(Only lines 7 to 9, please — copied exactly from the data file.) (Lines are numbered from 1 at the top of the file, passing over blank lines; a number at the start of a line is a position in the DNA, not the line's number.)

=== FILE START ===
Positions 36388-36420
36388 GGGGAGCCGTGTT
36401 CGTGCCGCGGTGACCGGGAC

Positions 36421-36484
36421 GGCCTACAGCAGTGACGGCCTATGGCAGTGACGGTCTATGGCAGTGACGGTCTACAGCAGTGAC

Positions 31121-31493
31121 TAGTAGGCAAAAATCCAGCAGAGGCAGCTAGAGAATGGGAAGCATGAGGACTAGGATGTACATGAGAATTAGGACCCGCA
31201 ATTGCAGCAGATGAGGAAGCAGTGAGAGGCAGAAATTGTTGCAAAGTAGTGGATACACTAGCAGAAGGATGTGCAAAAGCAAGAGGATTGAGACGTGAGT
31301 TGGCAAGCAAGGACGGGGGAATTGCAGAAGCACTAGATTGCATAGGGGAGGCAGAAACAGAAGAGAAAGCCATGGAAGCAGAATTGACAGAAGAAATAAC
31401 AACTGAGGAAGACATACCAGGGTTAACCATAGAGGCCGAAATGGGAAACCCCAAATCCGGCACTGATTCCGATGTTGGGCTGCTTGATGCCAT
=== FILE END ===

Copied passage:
31121 TAGTAGGCAAAAATCCAGCAGAGGCAGCTAGAGAATGGGAAGCATGAGGACTAGGATGTACATGAGAATTAGGACCCGCA
31201 ATTGCAGCAGATGAGGAAGCAGTGAGAGGCAGAAATTGTTGCAAAGTAGTGGATACACTAGCAGAAGGATGTGCAAAAGCAAGAGGATTGAGACGTGAGT
31301 TGGCAAGCAAGGACGGGGGAATTGCAGAAGCACTAGATTGCATAGGGGAGGCAGAAACAGAAGAGAAAGCCATGGAAGCAGAATTGACAGAAGAAATAAC